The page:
Rebuilding public education to build a better Canada
When the pandemic closed schools and forced everyone to mask up and begin living and working remotely nearly two years ago, the biggest concern at the time was the virus itself. Little did we know the larger toll COVID would reap within our communities in the months and perhaps years to follow.
Now, as we take steps backwards after beginning to emerge from under the COVID cloud — with the help of vaccines and ongoing safety protocols — this is certainly a new normal, what I’ve heard referred to as the pandemic era. As we know all too well, public education has been at the epicentre of COVID upheaval. In an instant, our understanding of teaching and learning was thrown into turmoil. The daily routines of students, parents, teachers, and administrators were tossed by the wayside both in and out of the classroom.
The country was struck by a paradigm shift that pulled back the curtain showing deep cracks in our social systems. Issues ranging from poverty, gender equity, mental health, truth and reconciliation, and racial discrimination, were left exposed for everyone to see, now impossible to ignore. It quickly became clear that the role of publicly funded public education wasn’t solely preparing future generations to prepare for the future, but also helping to address serious social challenges.
I know how trying this pandemic has been on teachers, support personnel, students, and their families. In too many parts of the country, the burden, from trying to keep everyone safe to attempting to make distance learning workable, has been placed upon the profession’s shoulders, something for which we are all proud and willing to bear, but it isn’t reasonable, and it isn’t sustainable. Though the truth is, it hasn’t been sustainable for a long time.
What we see across the country is an exhausted profession coupled with public education systems teetering like houses of cards as the virus and the scourge of declining mental health have collided head on with chronic underfunding, understaffing, and increasing class sizes. It should not be this way.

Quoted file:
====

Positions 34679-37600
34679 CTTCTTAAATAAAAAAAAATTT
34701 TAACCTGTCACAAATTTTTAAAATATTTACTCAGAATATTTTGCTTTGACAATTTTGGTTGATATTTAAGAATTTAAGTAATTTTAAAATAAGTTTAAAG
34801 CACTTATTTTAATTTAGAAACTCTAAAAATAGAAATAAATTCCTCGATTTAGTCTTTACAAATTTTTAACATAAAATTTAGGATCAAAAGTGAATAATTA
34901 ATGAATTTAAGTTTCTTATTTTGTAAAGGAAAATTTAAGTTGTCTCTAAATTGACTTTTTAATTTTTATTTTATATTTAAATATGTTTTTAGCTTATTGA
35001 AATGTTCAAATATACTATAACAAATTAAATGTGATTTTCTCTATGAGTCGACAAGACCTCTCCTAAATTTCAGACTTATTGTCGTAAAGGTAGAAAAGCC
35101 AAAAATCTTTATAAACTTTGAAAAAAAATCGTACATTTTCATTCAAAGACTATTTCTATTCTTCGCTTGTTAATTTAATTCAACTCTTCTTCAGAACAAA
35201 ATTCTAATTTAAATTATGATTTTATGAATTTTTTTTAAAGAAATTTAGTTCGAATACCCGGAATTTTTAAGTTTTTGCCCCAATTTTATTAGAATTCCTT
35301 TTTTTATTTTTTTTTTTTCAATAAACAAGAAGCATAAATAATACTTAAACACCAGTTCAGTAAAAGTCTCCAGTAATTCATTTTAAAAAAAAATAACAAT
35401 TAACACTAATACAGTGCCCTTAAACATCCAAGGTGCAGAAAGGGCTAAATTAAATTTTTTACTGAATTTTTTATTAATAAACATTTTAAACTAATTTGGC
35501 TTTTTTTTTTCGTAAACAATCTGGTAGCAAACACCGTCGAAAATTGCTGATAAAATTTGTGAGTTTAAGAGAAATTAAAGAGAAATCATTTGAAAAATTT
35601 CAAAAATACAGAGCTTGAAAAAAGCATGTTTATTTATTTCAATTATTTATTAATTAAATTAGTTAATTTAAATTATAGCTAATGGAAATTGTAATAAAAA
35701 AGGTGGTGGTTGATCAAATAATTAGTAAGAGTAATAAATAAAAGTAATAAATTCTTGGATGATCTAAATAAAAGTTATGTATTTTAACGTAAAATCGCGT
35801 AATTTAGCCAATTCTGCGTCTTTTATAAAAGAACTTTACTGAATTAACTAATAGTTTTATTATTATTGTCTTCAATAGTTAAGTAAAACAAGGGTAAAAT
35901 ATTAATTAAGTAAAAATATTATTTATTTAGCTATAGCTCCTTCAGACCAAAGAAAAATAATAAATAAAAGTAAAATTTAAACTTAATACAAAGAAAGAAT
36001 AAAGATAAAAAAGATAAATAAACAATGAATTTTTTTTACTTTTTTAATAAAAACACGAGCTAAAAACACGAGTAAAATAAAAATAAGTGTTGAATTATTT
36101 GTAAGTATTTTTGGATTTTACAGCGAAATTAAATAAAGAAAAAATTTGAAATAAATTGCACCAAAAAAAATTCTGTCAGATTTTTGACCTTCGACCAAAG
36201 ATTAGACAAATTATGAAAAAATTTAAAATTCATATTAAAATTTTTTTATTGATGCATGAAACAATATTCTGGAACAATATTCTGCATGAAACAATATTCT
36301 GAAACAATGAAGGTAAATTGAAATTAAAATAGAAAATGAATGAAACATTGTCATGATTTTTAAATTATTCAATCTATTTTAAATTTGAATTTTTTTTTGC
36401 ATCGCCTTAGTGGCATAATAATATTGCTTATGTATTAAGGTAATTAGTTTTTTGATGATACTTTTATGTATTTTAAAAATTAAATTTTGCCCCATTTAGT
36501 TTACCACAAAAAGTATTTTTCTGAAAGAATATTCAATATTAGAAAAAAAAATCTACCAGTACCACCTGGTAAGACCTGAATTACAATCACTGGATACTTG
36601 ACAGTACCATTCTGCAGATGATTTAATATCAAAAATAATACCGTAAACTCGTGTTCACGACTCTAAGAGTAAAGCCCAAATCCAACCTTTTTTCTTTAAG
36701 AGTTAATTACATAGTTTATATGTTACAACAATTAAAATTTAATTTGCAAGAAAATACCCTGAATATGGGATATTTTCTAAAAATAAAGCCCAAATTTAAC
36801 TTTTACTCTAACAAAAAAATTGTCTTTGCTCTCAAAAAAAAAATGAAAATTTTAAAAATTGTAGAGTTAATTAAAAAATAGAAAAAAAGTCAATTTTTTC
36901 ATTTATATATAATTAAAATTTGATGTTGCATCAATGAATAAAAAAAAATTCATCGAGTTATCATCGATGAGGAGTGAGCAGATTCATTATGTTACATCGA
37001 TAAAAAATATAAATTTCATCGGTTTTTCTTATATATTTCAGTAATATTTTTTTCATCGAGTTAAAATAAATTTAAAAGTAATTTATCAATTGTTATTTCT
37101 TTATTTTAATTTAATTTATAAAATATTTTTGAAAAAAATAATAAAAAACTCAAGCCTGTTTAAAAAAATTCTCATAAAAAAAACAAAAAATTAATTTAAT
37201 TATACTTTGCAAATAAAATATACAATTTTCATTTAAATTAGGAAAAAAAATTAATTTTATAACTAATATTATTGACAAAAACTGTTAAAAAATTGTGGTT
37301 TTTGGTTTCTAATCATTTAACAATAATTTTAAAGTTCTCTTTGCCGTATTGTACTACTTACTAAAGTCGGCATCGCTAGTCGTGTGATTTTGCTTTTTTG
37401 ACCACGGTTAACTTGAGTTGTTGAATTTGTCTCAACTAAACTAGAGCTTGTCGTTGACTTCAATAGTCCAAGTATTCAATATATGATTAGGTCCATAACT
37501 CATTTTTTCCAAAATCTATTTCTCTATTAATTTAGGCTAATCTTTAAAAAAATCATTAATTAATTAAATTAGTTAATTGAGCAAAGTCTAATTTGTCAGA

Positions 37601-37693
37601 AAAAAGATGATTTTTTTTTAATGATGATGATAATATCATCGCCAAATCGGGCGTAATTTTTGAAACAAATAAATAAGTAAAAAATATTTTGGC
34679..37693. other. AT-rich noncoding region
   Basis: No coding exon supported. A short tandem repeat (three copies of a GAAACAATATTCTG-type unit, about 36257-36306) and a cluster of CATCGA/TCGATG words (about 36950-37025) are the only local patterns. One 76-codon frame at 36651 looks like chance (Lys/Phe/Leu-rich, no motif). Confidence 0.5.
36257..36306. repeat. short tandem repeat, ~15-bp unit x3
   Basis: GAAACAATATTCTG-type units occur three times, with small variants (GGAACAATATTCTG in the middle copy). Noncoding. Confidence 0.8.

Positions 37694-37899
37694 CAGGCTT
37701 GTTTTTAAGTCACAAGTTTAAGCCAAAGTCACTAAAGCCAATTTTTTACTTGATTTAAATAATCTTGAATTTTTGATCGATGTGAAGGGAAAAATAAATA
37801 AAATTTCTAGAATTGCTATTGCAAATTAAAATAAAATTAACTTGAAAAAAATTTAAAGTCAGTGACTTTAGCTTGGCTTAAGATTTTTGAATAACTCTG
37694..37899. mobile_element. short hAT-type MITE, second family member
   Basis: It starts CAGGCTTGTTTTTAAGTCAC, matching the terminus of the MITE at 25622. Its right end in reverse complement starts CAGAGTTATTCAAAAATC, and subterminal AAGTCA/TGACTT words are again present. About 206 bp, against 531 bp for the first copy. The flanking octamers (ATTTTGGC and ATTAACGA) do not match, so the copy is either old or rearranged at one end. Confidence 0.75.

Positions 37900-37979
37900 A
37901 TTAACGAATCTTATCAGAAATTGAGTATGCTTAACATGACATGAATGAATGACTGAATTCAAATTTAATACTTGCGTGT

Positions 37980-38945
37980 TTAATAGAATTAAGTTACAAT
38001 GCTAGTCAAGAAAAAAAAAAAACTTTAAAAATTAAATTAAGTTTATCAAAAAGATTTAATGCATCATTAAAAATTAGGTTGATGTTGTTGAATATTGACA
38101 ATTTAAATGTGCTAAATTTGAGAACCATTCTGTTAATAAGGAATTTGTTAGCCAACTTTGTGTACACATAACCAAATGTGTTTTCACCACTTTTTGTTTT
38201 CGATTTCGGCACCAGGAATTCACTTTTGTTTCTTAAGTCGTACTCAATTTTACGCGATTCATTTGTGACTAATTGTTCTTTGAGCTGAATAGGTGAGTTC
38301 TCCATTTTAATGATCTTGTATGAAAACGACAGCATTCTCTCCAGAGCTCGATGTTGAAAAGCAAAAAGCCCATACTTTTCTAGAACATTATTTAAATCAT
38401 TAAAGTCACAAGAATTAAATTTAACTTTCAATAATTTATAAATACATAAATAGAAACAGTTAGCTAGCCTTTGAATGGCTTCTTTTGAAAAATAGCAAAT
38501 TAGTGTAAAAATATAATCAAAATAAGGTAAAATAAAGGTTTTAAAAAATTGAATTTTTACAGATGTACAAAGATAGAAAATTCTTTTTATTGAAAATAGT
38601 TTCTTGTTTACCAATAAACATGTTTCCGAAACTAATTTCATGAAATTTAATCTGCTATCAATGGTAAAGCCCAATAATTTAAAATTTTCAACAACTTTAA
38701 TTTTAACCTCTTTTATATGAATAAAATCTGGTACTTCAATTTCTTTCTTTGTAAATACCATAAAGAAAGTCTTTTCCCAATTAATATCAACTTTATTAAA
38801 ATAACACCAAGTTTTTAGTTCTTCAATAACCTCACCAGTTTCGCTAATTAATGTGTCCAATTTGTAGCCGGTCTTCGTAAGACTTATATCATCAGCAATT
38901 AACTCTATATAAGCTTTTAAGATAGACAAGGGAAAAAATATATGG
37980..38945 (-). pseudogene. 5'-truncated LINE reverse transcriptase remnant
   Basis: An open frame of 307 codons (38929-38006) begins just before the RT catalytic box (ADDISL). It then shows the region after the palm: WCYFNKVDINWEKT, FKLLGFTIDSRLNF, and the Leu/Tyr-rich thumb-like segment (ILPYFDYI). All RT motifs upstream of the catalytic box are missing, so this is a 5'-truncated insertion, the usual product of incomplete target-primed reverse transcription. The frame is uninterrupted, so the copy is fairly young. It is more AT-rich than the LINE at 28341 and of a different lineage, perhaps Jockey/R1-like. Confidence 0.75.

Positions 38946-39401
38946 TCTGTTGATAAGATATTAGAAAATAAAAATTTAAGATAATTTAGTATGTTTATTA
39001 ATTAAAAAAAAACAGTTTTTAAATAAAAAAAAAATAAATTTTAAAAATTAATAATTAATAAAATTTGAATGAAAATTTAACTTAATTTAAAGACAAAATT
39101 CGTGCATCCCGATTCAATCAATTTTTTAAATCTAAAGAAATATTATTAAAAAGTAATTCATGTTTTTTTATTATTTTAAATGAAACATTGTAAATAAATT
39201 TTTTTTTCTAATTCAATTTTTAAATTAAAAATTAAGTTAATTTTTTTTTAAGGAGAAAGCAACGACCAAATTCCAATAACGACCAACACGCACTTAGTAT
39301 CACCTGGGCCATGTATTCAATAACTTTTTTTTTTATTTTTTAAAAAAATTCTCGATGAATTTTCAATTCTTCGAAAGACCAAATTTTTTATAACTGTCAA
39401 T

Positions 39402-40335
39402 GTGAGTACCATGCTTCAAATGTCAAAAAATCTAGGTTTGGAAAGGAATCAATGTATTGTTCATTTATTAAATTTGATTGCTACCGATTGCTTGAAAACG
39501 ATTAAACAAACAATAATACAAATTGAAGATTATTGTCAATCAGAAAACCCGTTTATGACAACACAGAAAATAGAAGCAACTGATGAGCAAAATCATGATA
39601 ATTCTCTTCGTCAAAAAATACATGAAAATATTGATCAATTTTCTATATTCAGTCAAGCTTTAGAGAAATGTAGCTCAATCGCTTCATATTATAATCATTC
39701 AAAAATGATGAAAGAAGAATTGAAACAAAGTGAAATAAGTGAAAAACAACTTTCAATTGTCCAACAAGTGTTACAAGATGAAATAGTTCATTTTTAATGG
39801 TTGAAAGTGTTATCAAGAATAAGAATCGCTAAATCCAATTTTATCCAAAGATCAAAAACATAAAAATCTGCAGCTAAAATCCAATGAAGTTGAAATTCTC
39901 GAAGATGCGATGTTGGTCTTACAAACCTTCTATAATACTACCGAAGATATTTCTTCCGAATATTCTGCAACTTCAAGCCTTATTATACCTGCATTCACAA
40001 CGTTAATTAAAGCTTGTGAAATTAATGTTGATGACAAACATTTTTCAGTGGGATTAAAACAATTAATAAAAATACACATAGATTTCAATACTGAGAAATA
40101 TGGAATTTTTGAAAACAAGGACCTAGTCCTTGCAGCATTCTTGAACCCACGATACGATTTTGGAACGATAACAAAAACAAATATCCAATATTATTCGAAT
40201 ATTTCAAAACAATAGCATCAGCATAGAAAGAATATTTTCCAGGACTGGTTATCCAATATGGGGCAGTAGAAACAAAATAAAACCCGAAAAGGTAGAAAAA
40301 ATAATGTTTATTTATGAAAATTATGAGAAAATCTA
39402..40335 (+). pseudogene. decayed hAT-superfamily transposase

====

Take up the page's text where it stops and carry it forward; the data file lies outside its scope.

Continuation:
Some groups go so far as to say that public education spending is too much. When we see how poorly supported, and overworked teachers and educational staff are, you can’t help but ask what these people think public education would look like with less. Publicly funded public education has been neglected for too long by governments, leaving teachers and school staff to continually apply band-aids to keep the bleeding at bay. The pandemic ripped them off, exposing education and society’s cracks for all to see. It was time to act, and that is exactly what the CTF/FCE did.
Before the latest federal election, we knew that we had an opportunity to make public education a ballot issue. We asked Canadians what they thought, and what they told us humbled and invigorated us. Those polled overwhelmingly shared their support for publicly funded public education, including 90 per cent who consider public education as one of our most important public institutions. And an incredible 91 per cent want the federal government to ensure that access is made possible.
With these polling results in-hand, we launched an advocacy campaign to put key federal issues facing teachers, education support workers, students, and their families on the ballot. Now with the election settled, this is the moment to begin fixing the cracks and restrengthen our public education systems, which is why the Federation is calling on the federal government to create a national table for public education to speak with one unified voice.
The teaching profession, academics, and civil society will be seated at that table to work with provinces and territories to tackle key issues, such as:
- Establishing national guidelines for publicly funded public education
- Developing national standards for emergency preparedness
- Implementing legislation to stop the privatization of publicly funded public education
- Protecting and promoting the French language in minority settings
- And coordinating national programs aimed at poverty alleviation, anti-racism, and truth and reconciliation.
With the full weight of CTF/FCE’s membership, we can begin to right the ship. And although public education may not be in the federal jurisdiction, it certainly is in the national interest. Together we can make our publicly funded public education systems stronger and more inclusive to create equitable education conditions across the country, and, in doing so, start to rebuild what we lost.
To learn more about the campaign’s priorities and more, and to find out how you can encourage your provincial and territorial governments to take action, please visit www.voteeducation.ca.